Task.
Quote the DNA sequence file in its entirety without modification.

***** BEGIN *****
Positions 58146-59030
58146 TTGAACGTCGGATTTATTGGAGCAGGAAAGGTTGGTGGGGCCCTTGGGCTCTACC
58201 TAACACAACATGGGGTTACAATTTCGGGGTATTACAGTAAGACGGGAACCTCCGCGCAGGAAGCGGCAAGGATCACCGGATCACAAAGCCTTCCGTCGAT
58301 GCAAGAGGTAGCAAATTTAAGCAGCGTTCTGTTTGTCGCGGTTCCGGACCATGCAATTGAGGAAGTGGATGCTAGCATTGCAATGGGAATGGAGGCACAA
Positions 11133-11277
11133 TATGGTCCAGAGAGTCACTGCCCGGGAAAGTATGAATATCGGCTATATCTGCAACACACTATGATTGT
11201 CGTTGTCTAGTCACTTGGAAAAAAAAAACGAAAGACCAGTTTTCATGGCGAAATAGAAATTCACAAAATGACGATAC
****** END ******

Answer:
Positions 58146-59030
58146 TTGAACGTCGGATTTATTGGAGCAGGAAAGGTTGGTGGGGCCCTTGGGCTCTACC
58201 TAACACAACATGGGGTTACAATTTCGGGGTATTACAGTAAGACGGGAACCTCCGCGCAGGAAGCGGCAAGGATCACCGGATCACAAAGCCTTCCGTCGAT
58301 GCAAGAGGTAGCAAATTTAAGCAGCGTTCTGTTTGTCGCGGTTCCGGACCATGCAATTGAGGAAGTGGATGCTAGCATTGCAATGGGAATGGAGGCACAA
Positions 11133-11277
11133 TATGGTCCAGAGAGTCACTGCCCGGGAAAGTATGAATATCGGCTATATCTGCAACACACTATGATTGT
11201 CGTTGTCTAGTCACTTGGAAAAAAAAAACGAAAGACCAGTTTTCATGGCGAAATAGAAATTCACAAAATGACGATAC